16. NYX  has affordability, accessibility, and awesome products is the name of their game when it comes to NYX, which is made all the better by the fact that they don’t test on animals. After being purchased by parent company L’Oreal, which historically tests on animals, NYX proclaimed that they would enforce remaining 100% cruelty-free despite the acquisition. That’s commitment.  LOVE THESE PEOPLE!
  17. Physician’s Formula-BECCA    BECCA makes just about every cruelty-free beauty list, and for damn good reason: It’s one of the few high-end brands to actively adopt the approach, even going so far as to condemn the practice. Quoth the brand’s website, “BECCA actively participates in collaborative research to prove that other methods are in fact more relevant and reliable. BECCA test its products comprehensively in human clinical trials. All trials are conducted on paid volunteers and neither BECCA, nor any company contracted to BECCA, conducts tests on animals.” Jump on board!

American products are animal tested in China because if any of our ingredients are not available on the Chinese market, they have to be tested. And because they don’t have laws against animal testing, you can bet that’s what they do most of the time. It’s obvious that the lawsuit put against various cosmetics companies has had an impact. Here’s to hoping that China works fast to save our furry friends from a tragic end.Replacing animal tests does not mean putting human patients at risk. It also does not mean halting medical progress. Instead, replacing animal testing will improve the quality as well as the humaneness of our science.The reasons why animal testing persists are often not scientific.  Instead it can be due to conservatism within the scientific establishment – it is easier and more comfortable to simply do what has always been done. Test results on animals can be easily compared to earlier tests on animals to give confidence to scientists. Regulators can adopt a ‘tick box’ approach, divorced from the needs of the real world.

Types of alternatives

  1. Almost every type of human and animal cell can be grown in the laboratory. Scientists have even managed to coax cells to grow into 3D structures, such as miniature human organs, which can provide a more realistic way to test new therapies. Cell cultures have been central to key developments in areas such as cancers, sepsis, kidney disease and AIDS, and are routinely used in chemical safety testing, vaccine production and drug development. Both healthy and diseased tissues donated from human volunteers can provide a more relevant way of studying human biology and disease than animal testing.Human tissue can also be used after a person has died (e.g. post-mortems). Post-mortem brain tissue has provided important leads to understanding brain regeneration and the effects of Multiple Sclerosis and Parkinson’s disease.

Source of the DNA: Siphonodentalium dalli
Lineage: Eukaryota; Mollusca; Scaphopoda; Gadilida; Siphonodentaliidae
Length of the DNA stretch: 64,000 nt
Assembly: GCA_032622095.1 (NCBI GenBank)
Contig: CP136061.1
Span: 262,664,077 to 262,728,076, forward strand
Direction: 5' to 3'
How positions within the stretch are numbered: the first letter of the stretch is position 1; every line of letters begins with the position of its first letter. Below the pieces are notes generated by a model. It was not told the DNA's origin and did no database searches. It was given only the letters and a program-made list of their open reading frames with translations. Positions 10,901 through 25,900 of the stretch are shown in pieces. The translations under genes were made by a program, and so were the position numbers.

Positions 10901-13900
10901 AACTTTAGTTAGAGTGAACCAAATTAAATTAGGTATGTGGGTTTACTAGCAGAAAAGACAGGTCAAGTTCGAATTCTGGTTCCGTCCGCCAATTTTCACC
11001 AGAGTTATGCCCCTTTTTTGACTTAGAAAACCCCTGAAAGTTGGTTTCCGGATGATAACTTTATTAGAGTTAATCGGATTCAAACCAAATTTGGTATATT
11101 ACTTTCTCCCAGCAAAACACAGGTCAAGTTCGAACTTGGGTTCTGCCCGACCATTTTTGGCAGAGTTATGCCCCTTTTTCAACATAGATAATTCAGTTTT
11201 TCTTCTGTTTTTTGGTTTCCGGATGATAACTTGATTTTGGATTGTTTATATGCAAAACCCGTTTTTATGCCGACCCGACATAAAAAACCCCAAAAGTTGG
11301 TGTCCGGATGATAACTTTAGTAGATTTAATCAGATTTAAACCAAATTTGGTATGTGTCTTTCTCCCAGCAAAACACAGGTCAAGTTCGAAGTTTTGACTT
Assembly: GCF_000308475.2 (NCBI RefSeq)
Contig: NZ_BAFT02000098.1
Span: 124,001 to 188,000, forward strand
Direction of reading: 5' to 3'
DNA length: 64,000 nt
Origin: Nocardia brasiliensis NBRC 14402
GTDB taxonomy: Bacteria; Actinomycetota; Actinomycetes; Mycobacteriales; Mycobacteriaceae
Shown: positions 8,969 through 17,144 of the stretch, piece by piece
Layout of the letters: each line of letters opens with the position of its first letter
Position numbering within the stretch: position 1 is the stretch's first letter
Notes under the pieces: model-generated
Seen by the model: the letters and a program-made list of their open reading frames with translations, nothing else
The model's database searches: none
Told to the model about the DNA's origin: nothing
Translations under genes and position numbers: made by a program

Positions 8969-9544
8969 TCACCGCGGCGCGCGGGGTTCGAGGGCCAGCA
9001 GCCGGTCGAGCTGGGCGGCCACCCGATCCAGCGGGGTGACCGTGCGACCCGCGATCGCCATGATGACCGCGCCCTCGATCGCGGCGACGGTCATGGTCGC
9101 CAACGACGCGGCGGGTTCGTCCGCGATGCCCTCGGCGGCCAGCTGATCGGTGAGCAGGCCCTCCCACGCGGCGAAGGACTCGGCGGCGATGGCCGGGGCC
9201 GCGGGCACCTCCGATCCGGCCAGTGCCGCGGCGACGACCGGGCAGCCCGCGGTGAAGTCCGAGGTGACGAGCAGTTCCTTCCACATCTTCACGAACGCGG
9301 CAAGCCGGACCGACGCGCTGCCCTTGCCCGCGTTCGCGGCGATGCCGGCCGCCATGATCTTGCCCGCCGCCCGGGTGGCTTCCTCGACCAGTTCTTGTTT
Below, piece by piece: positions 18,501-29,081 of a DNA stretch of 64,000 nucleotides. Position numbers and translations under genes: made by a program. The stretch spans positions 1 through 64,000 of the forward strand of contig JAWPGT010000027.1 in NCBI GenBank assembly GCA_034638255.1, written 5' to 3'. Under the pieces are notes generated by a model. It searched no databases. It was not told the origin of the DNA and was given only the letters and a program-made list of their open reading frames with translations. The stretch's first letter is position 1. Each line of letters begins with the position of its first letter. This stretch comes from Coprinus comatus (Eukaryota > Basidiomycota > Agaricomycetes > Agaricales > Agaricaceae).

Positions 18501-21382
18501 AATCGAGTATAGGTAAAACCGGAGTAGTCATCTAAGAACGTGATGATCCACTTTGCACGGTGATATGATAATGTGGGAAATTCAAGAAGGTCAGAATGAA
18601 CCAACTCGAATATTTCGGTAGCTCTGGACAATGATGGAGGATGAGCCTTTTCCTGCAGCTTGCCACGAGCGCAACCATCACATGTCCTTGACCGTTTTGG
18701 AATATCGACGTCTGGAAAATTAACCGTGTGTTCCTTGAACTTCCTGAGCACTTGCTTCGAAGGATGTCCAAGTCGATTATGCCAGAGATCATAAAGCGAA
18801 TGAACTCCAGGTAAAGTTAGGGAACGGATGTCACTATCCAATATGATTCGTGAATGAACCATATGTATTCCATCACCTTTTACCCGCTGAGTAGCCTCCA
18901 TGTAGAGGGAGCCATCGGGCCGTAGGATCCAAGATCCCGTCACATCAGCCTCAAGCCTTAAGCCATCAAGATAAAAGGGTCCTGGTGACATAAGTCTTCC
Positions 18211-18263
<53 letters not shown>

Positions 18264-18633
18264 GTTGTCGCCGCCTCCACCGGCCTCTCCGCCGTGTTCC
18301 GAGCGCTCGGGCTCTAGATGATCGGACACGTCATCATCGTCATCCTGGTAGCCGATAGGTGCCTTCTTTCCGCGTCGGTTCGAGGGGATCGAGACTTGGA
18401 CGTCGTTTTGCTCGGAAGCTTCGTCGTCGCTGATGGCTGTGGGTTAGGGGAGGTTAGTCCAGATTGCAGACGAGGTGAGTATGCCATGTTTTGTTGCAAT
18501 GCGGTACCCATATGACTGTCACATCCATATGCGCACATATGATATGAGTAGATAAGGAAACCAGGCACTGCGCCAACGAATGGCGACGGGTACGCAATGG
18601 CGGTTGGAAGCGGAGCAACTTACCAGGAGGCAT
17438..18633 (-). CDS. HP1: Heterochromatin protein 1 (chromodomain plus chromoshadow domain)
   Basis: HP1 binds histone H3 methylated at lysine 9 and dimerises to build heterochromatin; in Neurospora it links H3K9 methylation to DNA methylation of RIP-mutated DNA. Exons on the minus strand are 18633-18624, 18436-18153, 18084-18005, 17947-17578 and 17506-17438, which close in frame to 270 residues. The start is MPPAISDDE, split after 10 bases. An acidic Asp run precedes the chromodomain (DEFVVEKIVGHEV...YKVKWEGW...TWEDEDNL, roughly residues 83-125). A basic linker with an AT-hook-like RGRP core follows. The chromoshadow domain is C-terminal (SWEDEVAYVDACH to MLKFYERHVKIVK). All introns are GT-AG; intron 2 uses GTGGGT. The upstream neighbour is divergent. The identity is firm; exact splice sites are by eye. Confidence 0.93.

Computer models  Computer models of the heart, lungs, kidneys, skin, digestive and musculoskeletal systems already exist.  They can be used to conduct virtual experiments based on existing information and mathematical data. Rapid advances in technology have allowed for the development of sophisticated scanning machines and recording techniques that can be used to safely study human volunteers.An innovative technique called microdosing can also be used in volunteers to measure how very small doses of potential new drugs behave in the human body. These microdoses are radio-labelled, injected into human volunteers and measured (usually in blood samples) using a very sensitive measuring device called an accelerator mass spectrometer

Human medical breakthroughs

  1. Less high-tech studies for nutrition, drug addiction and pain can also be carried out on consenting humans in the interest of advancing medical science. These studies can help replace animal tests.
  2. Brain imaging machines that can ‘see’ inside the brain can be used to monitor the progression and treatment of brain disease.  They can help researchers understand the causes by comparing with healthy volunteers.

Volunteer studies

  1. With the growing sophistication of computers, the ability to ‘model’ or replicate aspects of the human body is ever more possible.
  2. Human tissue can be donated from surgery (e.g. biopsies, cosmetic surgery and transplants). For example, skin and eye models made from reconstituted human skin and other tissues have been developed and are used to replace the cruel rabbit irritation tests. Companies such as Episkin, Mattek and CellSystems GmbH now produce these tests in easy to use kits for companies to use to test their cosmetics and other substances.